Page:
The porcelain enamel keyhole door signs have been recreated here in New Zealand. Steve has almost finished reassembling the stunning ’38 Diamond T.
The truck wiring is complete, Rowan has painted the Diamond T front guards and Kelly has done a beautiful job with the upholstery. The end is in sight….
Kelly O’Donnell has begun work on the Diamond T seat and Rowan Glass has applied PPG Epotec two pack epoxy primer to the remaining panels. A very special article has emerged from 1931…..
Our restoration journey has been rocked by the sad news that Rich Harner has passed away unexpectedly in Missouri, USA. It is only fitting that we dedicate this post to a special friend who has been such a significant part of the restoration behind the scenes.
We are once again in awe of Rowan’s expertise and talent after seeing the beautifully painted Diamond T cab. At the other end of the truck, Steve has fitted the iconic art deco bumper.
Steve has restored and refitted the run off pipes and the tank truck equipment. On top of the tank, he has reconditioned and reattached the lids and roof access doors.
Steve has placed new conduit and wiring throughout the Heil tank and has continued to restore and fit a number of components. Rowan and Nick have finished preparing the cab and some of the panels in readiness for painting. And the time has come to fire up the engine……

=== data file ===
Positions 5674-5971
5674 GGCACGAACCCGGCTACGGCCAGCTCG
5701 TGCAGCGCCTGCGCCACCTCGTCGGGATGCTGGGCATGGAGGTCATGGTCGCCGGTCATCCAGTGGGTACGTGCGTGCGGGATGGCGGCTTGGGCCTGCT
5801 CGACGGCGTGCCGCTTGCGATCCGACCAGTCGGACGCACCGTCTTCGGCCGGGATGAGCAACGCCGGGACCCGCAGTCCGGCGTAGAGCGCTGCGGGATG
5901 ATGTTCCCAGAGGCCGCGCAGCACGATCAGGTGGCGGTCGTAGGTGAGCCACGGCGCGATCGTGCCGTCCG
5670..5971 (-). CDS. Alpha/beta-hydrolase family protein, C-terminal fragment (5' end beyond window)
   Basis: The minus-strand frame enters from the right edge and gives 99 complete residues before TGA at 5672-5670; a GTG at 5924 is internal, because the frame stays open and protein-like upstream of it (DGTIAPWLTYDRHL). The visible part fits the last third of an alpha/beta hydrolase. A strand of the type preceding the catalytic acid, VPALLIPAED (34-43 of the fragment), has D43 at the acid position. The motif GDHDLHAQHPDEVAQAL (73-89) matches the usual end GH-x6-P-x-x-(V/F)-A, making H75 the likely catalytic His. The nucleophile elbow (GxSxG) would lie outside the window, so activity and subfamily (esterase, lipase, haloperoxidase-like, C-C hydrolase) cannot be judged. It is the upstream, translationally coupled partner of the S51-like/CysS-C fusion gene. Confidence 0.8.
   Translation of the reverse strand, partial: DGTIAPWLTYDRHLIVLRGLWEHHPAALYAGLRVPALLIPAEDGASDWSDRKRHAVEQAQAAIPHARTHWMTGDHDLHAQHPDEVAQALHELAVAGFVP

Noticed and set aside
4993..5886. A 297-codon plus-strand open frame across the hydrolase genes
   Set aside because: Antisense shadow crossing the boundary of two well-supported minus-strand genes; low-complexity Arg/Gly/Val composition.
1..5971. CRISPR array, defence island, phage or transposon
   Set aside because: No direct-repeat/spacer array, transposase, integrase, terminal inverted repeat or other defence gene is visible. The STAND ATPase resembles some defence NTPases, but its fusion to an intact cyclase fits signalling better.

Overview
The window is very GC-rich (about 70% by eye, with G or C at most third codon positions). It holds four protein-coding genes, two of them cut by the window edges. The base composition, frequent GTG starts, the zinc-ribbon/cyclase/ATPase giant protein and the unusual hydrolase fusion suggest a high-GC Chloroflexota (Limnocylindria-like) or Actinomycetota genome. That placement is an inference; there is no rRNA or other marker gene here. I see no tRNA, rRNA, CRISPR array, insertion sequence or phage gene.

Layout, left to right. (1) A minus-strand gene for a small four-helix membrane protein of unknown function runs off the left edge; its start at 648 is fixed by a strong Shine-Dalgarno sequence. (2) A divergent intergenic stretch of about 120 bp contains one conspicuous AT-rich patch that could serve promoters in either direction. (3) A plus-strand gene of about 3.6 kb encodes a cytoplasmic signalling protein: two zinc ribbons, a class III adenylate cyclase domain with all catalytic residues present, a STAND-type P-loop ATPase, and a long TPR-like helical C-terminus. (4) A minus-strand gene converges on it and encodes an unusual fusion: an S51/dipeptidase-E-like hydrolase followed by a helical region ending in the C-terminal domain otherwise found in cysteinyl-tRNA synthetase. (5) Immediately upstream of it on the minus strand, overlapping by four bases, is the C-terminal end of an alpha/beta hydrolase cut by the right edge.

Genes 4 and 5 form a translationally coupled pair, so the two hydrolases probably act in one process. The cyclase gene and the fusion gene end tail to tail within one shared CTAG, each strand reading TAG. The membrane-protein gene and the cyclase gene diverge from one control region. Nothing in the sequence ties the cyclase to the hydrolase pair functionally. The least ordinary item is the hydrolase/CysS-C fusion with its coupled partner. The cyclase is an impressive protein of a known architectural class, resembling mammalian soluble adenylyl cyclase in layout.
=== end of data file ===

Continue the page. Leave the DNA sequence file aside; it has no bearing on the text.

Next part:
The dash centre panel has been beautifully restored in Christchurch by Dylan Orpwood. Steve has had the water pump, gas tank and gearbox reconditioned – all are now back in the Diamond T.
Over recent months, Simon has repaired the front sheet metal of the Diamond T and fabricated new inner door panels. Steve took the opportunity to trial fit the front panels and grille while the cab was still on the chassis.
While researching the history of the Texas Company, my attention was drawn to the Texaco publications, brands and promotions in the 1930s. This led me to compare three Texaco brands of gasoline during that era from different sides of the world. Two were launched in the USA and the third in New Zealand – the brand themes were poles apart but all involved a ‘chief’.